|02-06-2006 07:06 PM|
I started building my own rods about four years ago. Not to be long winded but I met an older gentleman up in Pulaski while fishing for Steelhead we were fishing the same run got to talking and hit it off. In the end he sent me his home made spline finder and I have been building ever since.
It really isn't that hard although my first rod it's the prettiest thing to look at I've gotten to the point that I think my wraps look as good as the manufactured products. I belive you can save quite a bit of money if you take your time looking for a supplier and you don't need the absolute "newest" thing on the market. And there is nothing like catching a beutiful fish on a rod you built. I think it really adds to the pleasure of fishing. As of now I have a quality 2, 4,5,6,7 and a 9 and find occasions to use them all. I know I could never afford that many if I wasn't buliding.
If I could only machine my own reels mmmm
By the way the tip on epoxy is right on, I heat mine by just placing it under a lamp for a while and use a "lite" formula multi thin applications work best. If you private message me w' your email address I'll send you some sources.
|02-06-2006 07:27 AM|
Scott I build most of my rods and put on better components that most of the rod manufactures. This is where they save money. So I usually save about $200 off the list price of a $650 rod.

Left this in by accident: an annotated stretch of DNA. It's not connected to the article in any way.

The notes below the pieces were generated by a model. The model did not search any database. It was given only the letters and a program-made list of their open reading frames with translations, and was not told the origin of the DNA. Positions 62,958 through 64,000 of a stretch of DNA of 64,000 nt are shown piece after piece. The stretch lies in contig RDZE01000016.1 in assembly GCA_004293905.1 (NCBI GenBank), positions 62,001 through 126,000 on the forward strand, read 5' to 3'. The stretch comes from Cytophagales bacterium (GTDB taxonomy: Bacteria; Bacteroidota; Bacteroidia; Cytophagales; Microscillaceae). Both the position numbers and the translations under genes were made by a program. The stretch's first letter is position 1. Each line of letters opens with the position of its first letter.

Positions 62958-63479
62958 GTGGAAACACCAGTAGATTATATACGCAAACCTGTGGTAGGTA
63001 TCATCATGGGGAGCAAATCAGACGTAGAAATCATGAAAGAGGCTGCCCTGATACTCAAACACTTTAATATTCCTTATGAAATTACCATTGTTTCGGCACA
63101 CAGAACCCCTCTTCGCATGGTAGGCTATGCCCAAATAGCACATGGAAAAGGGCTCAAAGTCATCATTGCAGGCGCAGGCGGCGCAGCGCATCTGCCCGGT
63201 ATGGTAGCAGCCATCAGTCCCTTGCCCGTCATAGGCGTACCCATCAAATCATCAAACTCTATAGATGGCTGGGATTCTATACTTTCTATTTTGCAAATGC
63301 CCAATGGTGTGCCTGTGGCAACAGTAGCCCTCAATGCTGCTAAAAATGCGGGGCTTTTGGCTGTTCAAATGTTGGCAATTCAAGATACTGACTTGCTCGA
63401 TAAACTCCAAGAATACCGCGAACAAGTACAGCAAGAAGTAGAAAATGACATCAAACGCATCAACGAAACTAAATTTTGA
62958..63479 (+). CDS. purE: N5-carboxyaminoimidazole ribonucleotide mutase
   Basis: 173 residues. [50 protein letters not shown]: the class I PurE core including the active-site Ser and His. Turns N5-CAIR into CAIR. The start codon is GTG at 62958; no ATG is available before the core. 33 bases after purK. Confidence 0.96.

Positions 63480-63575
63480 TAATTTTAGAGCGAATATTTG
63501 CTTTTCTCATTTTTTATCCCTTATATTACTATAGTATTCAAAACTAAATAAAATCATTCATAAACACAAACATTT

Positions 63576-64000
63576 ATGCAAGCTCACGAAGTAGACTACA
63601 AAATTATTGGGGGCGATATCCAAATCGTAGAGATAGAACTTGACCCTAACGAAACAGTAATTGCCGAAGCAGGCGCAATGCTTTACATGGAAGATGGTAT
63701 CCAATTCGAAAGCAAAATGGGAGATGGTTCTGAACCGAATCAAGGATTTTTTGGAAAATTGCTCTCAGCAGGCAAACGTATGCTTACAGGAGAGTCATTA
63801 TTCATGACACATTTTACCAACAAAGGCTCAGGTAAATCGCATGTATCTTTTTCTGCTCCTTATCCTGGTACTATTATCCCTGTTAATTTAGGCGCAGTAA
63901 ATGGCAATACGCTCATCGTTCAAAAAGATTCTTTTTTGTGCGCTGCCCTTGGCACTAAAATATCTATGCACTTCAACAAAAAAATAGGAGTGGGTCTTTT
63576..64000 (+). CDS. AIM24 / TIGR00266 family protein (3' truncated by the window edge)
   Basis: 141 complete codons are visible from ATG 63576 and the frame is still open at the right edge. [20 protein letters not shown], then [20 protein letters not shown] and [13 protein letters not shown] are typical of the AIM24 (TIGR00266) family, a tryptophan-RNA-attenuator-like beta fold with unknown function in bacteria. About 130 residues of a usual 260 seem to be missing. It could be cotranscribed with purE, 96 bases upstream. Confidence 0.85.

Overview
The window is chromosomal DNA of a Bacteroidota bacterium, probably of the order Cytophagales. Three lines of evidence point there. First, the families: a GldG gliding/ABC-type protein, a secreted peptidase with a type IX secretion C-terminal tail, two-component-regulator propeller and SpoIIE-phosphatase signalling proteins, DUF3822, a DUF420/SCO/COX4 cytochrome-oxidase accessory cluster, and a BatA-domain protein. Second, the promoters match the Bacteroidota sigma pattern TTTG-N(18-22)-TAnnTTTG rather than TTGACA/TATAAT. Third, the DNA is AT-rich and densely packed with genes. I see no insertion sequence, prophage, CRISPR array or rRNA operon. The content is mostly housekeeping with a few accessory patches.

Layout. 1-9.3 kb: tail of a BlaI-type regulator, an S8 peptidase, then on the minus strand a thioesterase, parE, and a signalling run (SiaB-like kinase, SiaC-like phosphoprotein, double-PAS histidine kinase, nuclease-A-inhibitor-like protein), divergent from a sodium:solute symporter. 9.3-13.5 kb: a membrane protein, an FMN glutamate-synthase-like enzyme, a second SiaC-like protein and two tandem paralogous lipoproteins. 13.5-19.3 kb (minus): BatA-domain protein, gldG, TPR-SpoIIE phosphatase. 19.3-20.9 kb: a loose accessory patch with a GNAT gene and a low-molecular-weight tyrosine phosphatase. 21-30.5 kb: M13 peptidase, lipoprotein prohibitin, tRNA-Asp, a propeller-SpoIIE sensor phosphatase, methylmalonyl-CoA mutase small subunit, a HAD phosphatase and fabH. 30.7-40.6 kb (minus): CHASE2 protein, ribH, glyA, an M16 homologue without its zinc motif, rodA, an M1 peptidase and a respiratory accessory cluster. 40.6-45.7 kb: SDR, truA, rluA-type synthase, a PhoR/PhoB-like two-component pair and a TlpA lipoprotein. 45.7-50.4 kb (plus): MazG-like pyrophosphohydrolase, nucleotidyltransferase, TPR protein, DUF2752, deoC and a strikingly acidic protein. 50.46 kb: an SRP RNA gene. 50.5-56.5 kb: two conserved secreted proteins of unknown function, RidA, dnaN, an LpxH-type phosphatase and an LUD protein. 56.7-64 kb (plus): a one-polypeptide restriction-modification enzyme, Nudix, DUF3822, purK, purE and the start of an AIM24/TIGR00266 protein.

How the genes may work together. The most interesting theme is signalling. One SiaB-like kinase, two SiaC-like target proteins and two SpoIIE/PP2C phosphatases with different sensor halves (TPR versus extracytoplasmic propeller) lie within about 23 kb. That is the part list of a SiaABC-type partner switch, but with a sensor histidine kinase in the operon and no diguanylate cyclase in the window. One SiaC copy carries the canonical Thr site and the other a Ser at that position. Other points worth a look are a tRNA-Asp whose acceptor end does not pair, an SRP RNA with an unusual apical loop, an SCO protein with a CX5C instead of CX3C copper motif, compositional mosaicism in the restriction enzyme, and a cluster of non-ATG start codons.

Before you get the blank practice on a dowel to get your wraps down. Not that hard. The most difficult process is the finish. You must control the epoxy and make sure you work in a dust free environment.
A tip on the epoxy ,thin it by warming it up before you apply .
|02-04-2006 01:12 AM|
Unless your planning to build a very high end rod, the cost of rod building will save you some but probably not that much money. The true value in rod building lies in the fact that you can build it exactly to your specifications.
More of this is covered in the "Why Build?" thread in the archives.
Overall, building a rod really isn't that difficult, but it does take the time and patience to avoid hatsy mistakes. Even when problems occur, unless it is in a gluing or finishing portion, they are generally easy to correct.
Rod building is fun, and is a very enjoyable way to spend the offseason.
|02-03-2006 11:32 PM|
Costs for building vs buying
I'm thinking about taking a shot at building my next rod instead of buying one. How much do you really save? Is my first rod likely to be a mess like the first flies I tied?